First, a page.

“The physios did a good job of putting me back together,” said a drawn looking Goodison. “It was a case of an hour lying on my bed then a physio session then an hour on my bed for three or four sessions. The doctor gave me some pretty powerful painkillers which made me sleep and woke up almost a little hungover.”

So what were his goals now?

“My big goal now is that I’ve got to get better tomorrow [a lay day for Lasers] and come out in the last half of the regatta in 100 percent. If you’re not at 100 percent you’re a long way behind these guys as there’s a lot of talent out there. I think I’ve done a good job of hanging in there when things aren’t perfect. If we’re fighting for a Bronze then we’ll fight as hard as we can and if we’re fighting for a Gold then fantastic.

And had he considered pulling out of the event?

“No, I think any other regatta I would have been laying on the sofa watching TV. But you only get one chance at this every four years and if it means I’m going to be in a lot of pain for a couple of months afterwards than so be it. You only get one shot at this and I have to give it my all and I have to do that to be happy with myself.”

By the end of play Goodison had moved up while overnight leader Tom Slingsby had moved down a place as Cypriot sailor Pavlos Kontides posted a 9th and a 2nd in the two races today. He lies second overall by just one point.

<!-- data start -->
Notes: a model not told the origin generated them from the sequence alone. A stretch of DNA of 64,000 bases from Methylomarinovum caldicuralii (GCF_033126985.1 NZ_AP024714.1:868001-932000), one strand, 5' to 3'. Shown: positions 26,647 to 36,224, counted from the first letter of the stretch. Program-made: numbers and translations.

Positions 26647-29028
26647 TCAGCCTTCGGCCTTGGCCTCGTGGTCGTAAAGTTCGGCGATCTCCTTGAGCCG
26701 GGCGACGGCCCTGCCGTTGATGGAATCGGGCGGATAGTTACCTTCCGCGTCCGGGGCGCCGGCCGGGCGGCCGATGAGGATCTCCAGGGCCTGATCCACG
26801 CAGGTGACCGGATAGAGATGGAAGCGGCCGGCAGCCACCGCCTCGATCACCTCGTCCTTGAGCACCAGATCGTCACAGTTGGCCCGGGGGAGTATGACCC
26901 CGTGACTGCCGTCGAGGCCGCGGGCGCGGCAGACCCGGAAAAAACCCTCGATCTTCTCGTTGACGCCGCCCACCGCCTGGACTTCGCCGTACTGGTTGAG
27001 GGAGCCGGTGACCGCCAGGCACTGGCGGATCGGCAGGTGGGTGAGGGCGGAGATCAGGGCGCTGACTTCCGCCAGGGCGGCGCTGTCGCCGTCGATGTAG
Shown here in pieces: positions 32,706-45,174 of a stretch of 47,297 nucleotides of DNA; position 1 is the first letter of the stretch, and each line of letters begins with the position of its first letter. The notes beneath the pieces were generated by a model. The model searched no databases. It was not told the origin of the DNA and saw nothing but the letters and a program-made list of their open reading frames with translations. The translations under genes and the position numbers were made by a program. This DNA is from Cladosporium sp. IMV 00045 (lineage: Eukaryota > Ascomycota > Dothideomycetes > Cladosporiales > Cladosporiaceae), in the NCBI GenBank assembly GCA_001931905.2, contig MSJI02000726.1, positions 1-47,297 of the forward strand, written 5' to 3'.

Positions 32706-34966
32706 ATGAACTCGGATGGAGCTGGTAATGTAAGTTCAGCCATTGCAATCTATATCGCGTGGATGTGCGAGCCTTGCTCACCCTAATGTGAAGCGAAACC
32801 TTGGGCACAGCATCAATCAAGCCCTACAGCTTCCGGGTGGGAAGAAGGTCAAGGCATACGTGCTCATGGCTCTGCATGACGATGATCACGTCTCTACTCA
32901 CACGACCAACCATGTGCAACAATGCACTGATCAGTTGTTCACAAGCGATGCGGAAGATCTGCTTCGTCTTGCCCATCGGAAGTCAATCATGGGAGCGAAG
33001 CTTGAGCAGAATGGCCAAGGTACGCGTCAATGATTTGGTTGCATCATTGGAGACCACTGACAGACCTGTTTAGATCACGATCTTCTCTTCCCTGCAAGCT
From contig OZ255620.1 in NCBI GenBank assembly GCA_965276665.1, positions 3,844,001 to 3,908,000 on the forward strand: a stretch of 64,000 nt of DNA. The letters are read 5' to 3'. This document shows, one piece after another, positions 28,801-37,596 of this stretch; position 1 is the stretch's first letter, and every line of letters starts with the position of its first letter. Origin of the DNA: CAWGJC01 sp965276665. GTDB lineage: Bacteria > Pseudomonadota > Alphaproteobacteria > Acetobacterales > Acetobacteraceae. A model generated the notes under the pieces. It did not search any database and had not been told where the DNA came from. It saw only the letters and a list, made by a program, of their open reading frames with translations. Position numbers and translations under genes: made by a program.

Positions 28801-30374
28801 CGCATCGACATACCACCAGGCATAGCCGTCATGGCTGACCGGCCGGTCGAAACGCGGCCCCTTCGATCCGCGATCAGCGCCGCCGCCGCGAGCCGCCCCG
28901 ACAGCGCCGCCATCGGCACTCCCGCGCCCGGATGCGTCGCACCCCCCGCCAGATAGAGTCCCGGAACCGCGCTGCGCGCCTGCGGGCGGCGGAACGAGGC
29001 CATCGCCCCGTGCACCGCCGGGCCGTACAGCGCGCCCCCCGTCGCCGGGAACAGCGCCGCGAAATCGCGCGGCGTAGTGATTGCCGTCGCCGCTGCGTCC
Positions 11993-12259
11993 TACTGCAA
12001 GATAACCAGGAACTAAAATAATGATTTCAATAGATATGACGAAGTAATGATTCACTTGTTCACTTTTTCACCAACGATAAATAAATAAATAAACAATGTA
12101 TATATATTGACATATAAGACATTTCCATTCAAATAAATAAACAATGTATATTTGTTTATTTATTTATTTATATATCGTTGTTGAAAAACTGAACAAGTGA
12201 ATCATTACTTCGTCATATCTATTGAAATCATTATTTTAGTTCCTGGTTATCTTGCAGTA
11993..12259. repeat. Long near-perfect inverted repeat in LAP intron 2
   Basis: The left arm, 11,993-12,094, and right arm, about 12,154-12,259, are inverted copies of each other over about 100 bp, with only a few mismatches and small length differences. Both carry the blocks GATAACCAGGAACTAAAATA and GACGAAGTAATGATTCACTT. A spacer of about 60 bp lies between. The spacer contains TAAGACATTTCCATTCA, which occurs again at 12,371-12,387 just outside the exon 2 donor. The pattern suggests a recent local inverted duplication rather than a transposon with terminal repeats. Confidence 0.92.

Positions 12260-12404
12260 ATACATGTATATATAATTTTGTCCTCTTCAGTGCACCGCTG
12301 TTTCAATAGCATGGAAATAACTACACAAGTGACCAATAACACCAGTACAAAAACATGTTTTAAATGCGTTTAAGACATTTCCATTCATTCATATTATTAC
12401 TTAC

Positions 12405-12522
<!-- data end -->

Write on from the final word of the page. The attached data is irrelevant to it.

So what did the British Olympic sailing manager Stephen Park make of a day that had showed signs of a British turnaround? Had the team now settled into its stride?

“Yes I think so,” he said. “I think part of that is because we have a few more classes. The 470s are starting over the next few days so I think there will be some nervous times for them, they’ve had to be sitting around on the side lines while everyone else has been getting into their racing. I don’t think they are trying any harder as such, they’re just concentrating on what they do every day.”

And while that is also the talk of many of the sailors as they came off the water today, I wouldn’t mind betting that in one class we are going to see a different style of sailing with Ainslie ‘engaging’ with the man who has caused him so much grief so far, Jonas Hogh-Christensen. Understandably Park was reluctant to comment on Ainslie’s possible strategy.

“Ben doesn’t need advice from me on what his strategy will be. Unless an opportunity arises that makes it easy for him to take a pop then I suppose he will take advantage of that but in the first instance he will be trying to win the race.

“With 10 points separating them with four races to go before going into the medal race, its not unknown for Ben to have to match race someone at the start and sail through the fleet to win. We’ve seen that several times over the last 10 years and maybe that will be required on Sunday. There is plenty of time before then but it will certainly be interesting to see what happens tomorrow.”